Again, touching a whitetail fawn should be the last thing you do. But it would be better to pick that fawn up and move it very close to where you found it instead of running it over with your tractor while farming. If you ever have to make contact with a whitetail fawn, do it with care and try to minimize the human scent you leave on it. Also keep it very close to the original location you found it in. When in doubt, make sure that you only move a fawn if it is in danger of being hit by a vehicle or you can see that the mother was killed.
3. I can "rehab" the fawn and set it free.
If you take anything away from this article, please know that whitetail fawns are not pets by any means. They may look cute, innocent, and at risk of harm sitting there helplessly in the brush, but they are wild animals. Not only is it illegal to house a whitetail fawn without a license in most states and provinces across North America, but you will only hamper a fawn by trying to care for it on your own. It's always best to contact the professionals within your state DNR when you believe that a fawn is in distress. The professionals know how to properly rehab that deer and get it on track to a life in the wild.
4. I should provide food for the fawn.
The theme of nature having things under control continues to develop, but you would be surprised how many folks don't trust Mother Nature. They see the cute little fawn sitting there and figure that it must be hungry. Maybe a little corn would help it out, right? Wrong! Regardless of what you may put out with good intentions, you are likely doing significant harm. Food in the area will only attract predators and bring more attention to the hiding fawn. When in doubt, don't do too much. Mother Nature and the mother doe likely have it under control.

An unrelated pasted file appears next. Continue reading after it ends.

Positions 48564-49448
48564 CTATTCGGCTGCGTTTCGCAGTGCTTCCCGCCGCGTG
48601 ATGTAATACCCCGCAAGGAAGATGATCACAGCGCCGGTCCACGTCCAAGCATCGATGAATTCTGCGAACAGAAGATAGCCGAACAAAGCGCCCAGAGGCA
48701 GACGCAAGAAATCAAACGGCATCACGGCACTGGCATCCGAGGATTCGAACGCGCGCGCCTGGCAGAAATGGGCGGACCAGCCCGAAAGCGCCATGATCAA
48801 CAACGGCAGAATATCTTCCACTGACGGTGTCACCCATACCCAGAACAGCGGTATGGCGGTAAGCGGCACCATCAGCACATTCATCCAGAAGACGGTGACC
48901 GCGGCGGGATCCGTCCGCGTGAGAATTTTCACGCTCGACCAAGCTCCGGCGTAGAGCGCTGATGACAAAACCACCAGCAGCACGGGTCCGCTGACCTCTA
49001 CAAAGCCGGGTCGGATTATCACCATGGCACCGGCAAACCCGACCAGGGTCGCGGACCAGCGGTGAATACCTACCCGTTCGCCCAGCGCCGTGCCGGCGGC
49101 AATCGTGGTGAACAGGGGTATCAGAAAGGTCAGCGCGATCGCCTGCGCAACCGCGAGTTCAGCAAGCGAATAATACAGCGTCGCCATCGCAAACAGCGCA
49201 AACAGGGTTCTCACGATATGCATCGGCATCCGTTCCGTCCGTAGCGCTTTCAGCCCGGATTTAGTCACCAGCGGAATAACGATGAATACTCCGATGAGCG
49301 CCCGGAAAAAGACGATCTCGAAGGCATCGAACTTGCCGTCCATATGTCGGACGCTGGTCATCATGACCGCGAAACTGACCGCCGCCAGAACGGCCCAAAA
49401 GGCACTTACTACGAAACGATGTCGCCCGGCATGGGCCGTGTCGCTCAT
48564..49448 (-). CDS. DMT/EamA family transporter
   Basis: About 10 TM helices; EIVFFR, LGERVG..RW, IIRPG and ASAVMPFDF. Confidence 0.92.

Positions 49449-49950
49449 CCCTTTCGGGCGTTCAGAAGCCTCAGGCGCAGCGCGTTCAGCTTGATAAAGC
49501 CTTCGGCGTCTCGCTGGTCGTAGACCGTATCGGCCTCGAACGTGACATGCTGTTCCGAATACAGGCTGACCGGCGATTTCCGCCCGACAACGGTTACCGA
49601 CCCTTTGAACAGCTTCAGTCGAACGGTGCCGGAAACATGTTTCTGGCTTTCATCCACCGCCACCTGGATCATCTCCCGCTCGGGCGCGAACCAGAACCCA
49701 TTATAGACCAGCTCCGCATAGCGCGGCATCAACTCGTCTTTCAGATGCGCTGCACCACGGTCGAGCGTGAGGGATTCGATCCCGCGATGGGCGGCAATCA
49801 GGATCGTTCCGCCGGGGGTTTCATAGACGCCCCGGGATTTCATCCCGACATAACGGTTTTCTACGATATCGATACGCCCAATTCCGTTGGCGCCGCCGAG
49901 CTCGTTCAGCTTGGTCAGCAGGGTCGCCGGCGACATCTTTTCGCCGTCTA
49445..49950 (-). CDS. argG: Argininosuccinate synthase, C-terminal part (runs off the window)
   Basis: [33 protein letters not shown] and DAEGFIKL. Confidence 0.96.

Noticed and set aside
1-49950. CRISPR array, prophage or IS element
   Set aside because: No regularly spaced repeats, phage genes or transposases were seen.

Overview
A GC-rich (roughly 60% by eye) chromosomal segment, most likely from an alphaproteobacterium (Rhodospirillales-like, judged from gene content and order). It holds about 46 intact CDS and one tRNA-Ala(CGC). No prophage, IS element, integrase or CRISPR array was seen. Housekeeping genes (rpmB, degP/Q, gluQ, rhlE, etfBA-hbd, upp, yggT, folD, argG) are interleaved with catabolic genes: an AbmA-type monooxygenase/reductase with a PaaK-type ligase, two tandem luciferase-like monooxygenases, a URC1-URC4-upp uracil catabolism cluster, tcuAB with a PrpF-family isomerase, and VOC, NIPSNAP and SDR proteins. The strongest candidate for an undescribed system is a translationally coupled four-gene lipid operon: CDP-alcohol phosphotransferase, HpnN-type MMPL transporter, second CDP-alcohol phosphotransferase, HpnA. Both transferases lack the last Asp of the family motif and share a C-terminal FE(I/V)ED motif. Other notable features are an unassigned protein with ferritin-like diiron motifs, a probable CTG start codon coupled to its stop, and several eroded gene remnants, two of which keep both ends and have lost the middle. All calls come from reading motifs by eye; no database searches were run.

5. This fawn is friendly with humans, so it must be orphaned and in need of help.
This point will be more relevant later in the summer, but it's an important one to acknowledge. As whitetail fawns get their legs beneath them, you will see more cases of young deer approaching humans. I was personally followed by a young fawn in July of 2017 while on a run. Young deer are like young humans. They just don't know any better. That often times equates to overly friendly deer. It may be tempting to snap pictures and make friends with that cute little deer, but you should avoid regular contact as much as possible. We should try our best to leave the natural tendencies of deer untouched.
Let us reiterate the point that we should avoid touching whitetail fawns at all costs. When in doubt, back out. Unless the signs are so blatantly clear that the fawn is in danger and the mother is all but gone, give it some time and try to monitor the situation wisely. That means returning to the fawn as little as possible. Because the more you are around, the less mom will be.
Contrary to what a lot of people out there believe, whitetail deer need absolutely no help in surviving and thriving. Deer are the ultimate survivalists. They adapt and overcome like few other animals.
You aren't the first person to find a lonely fawn and you will not be the last. Don't fall victim to some of the myths and mistakes we discussed here. You can do far more good by stepping back and letting the deer handle their business.
If you stumble across that rare scenario where it's absolutely clear that a fawn needs human assistance, call your local DNR and let them take the lead.
Fawns are the future of deer hunting and we have to do whatever we can to make sure that their survival rates are at adequate levels. Proceed with caution and keep conservation in mind this summer!